The 2018 Foreign Investment Risk Review Modernization Act (FIRRMA), which replaced existing CFIUS regulations that authorize national security reviews of foreign investments in U.S. businesses, was fully implemented in February 2020, building off of a pilot program that had been in effect since late 2018. FIRRMA overhauled CFIUS to more effectively address modern U.S. national security concerns, including by broadening the authorities of the Committee to review and take action to address national security concerns arising from certain non-controlling foreign direct investments in U.S. companies that manufacture critical technologies, critical infrastructure, or that maintain and collect sensitive personal data of U.S. citizens.
The focus on U.S. critical technologies has been a focal point of FIRRMA implementation. Under the CFIUS pilot program that began in 2018 (as subsumed into the February 2020 final regulations), parties to a covered transaction are required file a mandatory declaration with the Committee if the foreign investment transaction involves a U.S. business that produces, designs, tests, manufactures, fabricates, or develops one or more critical technologies that are used by the U.S. business in one of 27 industries, identified by reference to their North American Industry Classification System (NAICS) code. CFIUS has the authority to impose penalties on parties who fail to file a mandatory covered transaction.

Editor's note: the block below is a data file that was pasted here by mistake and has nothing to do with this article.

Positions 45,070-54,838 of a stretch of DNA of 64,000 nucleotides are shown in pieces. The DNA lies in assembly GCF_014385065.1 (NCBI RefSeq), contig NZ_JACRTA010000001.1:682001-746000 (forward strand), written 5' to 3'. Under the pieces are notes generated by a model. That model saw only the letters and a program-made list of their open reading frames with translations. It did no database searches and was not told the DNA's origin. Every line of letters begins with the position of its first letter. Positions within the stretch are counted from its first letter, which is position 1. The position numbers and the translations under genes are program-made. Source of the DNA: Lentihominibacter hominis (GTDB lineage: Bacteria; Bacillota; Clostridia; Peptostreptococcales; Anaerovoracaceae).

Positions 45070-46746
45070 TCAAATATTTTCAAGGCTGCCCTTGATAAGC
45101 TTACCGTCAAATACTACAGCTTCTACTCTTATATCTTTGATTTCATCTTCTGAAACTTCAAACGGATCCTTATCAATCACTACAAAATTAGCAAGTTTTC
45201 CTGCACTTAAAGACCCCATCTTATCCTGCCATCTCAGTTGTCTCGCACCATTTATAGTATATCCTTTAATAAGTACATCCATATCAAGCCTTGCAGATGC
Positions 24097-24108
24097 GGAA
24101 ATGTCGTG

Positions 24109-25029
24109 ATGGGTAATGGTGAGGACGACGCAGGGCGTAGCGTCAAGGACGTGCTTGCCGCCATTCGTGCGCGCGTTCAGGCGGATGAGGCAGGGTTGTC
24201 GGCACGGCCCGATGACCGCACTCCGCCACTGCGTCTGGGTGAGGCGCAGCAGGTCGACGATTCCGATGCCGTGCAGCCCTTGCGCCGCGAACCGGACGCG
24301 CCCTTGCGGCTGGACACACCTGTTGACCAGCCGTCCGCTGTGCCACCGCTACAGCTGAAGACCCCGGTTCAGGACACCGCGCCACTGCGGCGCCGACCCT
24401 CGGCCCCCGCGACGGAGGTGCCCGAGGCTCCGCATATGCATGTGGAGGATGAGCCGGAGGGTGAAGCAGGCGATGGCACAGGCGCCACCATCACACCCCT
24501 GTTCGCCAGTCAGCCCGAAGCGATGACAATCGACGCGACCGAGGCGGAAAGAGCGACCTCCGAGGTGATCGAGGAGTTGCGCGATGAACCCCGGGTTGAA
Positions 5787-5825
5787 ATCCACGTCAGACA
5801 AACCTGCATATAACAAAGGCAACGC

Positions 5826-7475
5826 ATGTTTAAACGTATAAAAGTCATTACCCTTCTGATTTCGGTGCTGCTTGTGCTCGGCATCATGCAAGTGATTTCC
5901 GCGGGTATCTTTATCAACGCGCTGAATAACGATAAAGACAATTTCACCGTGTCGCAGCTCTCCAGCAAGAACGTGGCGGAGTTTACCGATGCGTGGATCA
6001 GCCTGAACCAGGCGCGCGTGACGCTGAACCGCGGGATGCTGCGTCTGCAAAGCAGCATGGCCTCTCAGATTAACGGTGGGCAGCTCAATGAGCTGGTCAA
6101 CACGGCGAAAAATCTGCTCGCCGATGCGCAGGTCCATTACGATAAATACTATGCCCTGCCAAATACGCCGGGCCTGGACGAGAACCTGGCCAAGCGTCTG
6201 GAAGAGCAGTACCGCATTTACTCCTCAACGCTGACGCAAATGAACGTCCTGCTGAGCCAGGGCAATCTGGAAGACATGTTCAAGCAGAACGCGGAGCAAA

Proposed "Critical Technology" Mandatory Filing Criteria
On May 21, 2020, the Department of Treasury (which chairs the inter-agency Committee) issued a proposed rule that would overhaul these mandatory filing requirements by abandoning the NAICS code-based criteria in response to industry concerns that they were difficult to accurately and consistently apply, and that would instead base the filing requirements on U.S. export control regulations.
The new rules propose to require the mandatory declaration filing for foreign investment in a "critical technology" company when that company produces, designs, tests, manufactures, fabricates, or develops a technology that would require "U.S. regulatory authorization" to otherwise export, re-export, transfer (in-country), or retransfer such technology to certain transaction parties and foreign persons in the ownership chain. "U.S. regulatory authorization" is defined to include the four main U.S. export control licensing regimes, including:
- The International Traffic in Arms Regulations (ITAR) administered by the Department of State;
- The Export Administration Regulations (EAR) administered by the Department of Commerce;
- The Department of Energy licensing regulations at 10 CFR Part 810; and
- The Nuclear Regulatory Commission licensing regulations at 10 CFR Part 110.
While the proposed rule does not modify the definition of "critical technologies," the expanded focus on U.S. export control regulations stands to fundamentally change the types of transactions within the Committee's jurisdiction to review. When considering foreign investment, U.S. technology companies would have to consider whether a license from one of the four regulators referenced above would be required for an export, re-export, transfer (in-country), or retransfer to the foreign party of any one of the critical technologies it produces, manufactured, fabricates, or develops.